Last Monday, the U.S. Soccer Federation (USSF) issued new guidelines that may jeopardize the ability of American soccer to establish itself as a competitive, prestigious program internationally. USSF is implementing new regulations to prevent payers from using their head to hit or tap the ball during the game. Youth soccer players of ages 10 and under will no longer be able to head ball, while players from 11 to 13 will have limited heading in their practice sessions.
Last year, two former soccer players and their parents filed a tenable lawsuit against the USSF and FIFA because the federations “failed at the most basic duty of a governing body– to protect the health and safety of those that are governed.” The suit focused mainly on FIFA and the USSF’s failure to address head injuries, as well as on data on the severity of head injuries and on how there needs to be a change of rules regarding the safety of youth players.
For the last 20 years, soccer in the United States has experienced tremendous growth, specifically within the youth brackets. Programs like the U.S. Soccer Academy for boys and Elite Clubs National League (ECNL) for girls have fought against the idea that U.S. soccer fails to live up to the level of play compared to the rest of the world. Additionally, youth national teams for both boys and girls of ages 14 and higher are now competing against the top nations of the world. With all these systems in place, American soccer should logically be in a steady trajectory towards global recognition. Yet how can such a vision be realized if a vital part of the game will no longer be allowed for the kids with dreams of playing nationally?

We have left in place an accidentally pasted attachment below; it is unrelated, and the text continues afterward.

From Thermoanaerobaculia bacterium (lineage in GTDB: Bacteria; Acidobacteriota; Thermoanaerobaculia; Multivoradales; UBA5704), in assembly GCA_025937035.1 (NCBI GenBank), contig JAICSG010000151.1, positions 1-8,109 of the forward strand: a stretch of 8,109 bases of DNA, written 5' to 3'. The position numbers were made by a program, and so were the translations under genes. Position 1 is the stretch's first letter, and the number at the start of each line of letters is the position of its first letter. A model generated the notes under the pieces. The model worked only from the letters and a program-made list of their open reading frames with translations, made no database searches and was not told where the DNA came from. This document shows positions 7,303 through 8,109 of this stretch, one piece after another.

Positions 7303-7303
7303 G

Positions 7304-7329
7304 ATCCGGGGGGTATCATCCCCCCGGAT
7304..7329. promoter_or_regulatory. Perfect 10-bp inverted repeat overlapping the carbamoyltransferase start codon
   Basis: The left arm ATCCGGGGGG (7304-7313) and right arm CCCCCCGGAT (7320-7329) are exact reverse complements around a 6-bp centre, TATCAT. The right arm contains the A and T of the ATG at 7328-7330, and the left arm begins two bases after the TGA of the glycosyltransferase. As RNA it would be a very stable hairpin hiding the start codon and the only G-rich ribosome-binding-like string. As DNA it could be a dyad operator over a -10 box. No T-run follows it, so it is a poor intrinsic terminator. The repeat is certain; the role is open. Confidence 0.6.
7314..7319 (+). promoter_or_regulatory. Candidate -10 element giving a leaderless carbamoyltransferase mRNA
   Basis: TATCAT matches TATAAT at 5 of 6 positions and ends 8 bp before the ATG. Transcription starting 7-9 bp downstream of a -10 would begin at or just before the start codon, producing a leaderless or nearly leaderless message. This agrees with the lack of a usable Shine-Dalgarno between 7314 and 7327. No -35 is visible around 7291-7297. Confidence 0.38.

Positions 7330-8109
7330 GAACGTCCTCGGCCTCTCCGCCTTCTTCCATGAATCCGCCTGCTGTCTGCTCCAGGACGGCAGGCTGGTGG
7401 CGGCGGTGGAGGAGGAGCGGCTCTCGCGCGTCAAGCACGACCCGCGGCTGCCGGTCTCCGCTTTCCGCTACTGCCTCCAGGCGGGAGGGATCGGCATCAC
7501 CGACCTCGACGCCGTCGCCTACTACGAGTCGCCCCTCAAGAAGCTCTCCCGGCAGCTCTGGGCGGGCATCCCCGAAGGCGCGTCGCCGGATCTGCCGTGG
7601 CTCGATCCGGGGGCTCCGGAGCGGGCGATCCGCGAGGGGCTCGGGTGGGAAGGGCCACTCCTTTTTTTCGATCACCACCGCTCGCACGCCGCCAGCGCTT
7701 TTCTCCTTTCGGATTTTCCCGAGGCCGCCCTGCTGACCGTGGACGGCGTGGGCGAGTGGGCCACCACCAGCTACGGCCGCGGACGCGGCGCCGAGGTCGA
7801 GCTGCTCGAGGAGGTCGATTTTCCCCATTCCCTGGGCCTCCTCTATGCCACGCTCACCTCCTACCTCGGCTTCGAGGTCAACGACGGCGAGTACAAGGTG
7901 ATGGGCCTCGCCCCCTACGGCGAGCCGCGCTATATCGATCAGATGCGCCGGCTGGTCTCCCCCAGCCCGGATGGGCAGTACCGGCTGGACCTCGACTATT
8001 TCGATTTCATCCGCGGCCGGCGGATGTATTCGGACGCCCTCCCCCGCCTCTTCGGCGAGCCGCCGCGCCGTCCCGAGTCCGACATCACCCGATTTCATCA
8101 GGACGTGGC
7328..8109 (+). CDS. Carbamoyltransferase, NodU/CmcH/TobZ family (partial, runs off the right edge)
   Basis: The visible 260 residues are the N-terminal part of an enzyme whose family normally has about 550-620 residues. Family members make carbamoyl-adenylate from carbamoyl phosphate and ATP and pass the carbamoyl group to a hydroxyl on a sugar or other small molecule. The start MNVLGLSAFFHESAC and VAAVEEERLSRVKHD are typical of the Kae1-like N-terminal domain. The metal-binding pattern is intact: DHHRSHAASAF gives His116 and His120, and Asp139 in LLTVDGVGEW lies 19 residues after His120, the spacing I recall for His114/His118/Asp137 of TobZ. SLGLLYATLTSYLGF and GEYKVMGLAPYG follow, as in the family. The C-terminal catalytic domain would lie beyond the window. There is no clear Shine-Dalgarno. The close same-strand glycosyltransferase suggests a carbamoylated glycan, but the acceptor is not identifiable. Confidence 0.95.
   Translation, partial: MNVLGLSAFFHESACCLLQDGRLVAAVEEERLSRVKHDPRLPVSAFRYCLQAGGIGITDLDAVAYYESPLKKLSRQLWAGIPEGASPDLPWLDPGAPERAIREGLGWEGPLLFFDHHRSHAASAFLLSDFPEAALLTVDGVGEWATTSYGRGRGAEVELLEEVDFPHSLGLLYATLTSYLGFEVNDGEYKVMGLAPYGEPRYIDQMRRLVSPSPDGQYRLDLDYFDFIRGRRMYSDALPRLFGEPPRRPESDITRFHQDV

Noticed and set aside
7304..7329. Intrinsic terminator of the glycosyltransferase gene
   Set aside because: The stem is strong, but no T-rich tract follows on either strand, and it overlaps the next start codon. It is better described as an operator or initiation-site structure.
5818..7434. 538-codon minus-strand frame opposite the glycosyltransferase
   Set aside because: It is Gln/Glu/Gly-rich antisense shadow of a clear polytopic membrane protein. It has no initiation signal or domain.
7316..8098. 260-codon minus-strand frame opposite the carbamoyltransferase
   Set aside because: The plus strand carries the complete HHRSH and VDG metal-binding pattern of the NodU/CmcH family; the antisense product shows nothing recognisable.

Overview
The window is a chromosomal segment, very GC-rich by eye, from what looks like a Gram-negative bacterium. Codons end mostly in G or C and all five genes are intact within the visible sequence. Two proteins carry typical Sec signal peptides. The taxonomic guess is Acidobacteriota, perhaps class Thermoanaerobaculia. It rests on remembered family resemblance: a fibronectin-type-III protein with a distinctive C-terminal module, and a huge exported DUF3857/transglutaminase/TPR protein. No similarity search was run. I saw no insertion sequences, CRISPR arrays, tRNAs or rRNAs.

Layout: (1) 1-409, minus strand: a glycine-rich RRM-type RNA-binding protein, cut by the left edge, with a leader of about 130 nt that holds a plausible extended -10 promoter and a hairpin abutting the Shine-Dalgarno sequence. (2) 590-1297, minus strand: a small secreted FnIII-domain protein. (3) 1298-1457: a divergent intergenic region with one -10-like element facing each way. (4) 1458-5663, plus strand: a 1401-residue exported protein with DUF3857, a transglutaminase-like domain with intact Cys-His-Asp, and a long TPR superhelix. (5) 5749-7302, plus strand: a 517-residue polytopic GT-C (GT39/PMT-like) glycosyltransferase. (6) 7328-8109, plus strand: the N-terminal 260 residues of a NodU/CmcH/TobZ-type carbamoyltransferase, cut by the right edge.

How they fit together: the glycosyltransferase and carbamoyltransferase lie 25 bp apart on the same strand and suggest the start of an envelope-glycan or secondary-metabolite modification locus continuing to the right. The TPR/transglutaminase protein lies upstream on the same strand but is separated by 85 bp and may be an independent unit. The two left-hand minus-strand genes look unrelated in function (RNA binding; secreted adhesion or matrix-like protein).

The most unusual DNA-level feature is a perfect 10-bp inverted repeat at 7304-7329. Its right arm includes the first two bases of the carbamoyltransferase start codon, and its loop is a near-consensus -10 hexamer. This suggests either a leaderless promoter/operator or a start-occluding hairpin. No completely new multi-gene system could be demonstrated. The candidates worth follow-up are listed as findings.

Banning heading will change the game drastically. Such a decision will affect the attacking and defensive side of soccer. Corner kicks and crosses will have to be on the floor, and not in the air. When the ball is in the air what should the players do? Should they duck and wait until the ball is on the floor? If a player heads the ball, will he or she get carded? The USSF should increase the focus on teaching kids how to properly head the ball instead of it altogether.
It is true that the awareness of head injuries is lacking, but officials should instead create new rules that recognize when a player is injured and make referees and coaches more aware of the situation. Banning heading will make things even worse and increase the chances of injury. When players are not allowed to header the ball, they may make dangerous challenges in the air that have not yet been taught. In the last 11 years of my playing career, and two years of coaching boys under the age of 11, there have been no concussions from heading the ball. All concussions I’ve seen occurred after an unintentional contact with another object— heads, arms, posts.
Jacob Pickard, assistant coach at the University of San Francisco, stated, “If they learn how to do it properly and if they are instructed on how to do it from a younger age, they wil get better at it throughout their whole career and decrease their chances of getting hurt.”
How will the future of American soccer be impacted? When this generation of American players turn old enough to represent their country, they will be outplayed and left behind other nations in the development process. According to Pickard, “If you don’t header until you are 11 you will be far behind kids that learned at 6 years old. Kids around the world will be continuing to learn these skills that Americans won’t learn until later. That’s sadly part of the reason why we are not in that A list of soccer countries right now and this is just one more step in the wrong direction.”
Overall, the principle behind this decision is still mind blowing. In the lawsuit, it states, “In 2010 more soccer players suffered concussions than baseball, softball,and basketball combined, according to the center for Injury Research and Policy in Columbus, Ohio.” Soccer is a contact sport— players and families should know of the consequences. The decision passed by the USSF illustrates how American soccer is still not at a level of prestige and in all honesty, embarrasses the sport as a whole.
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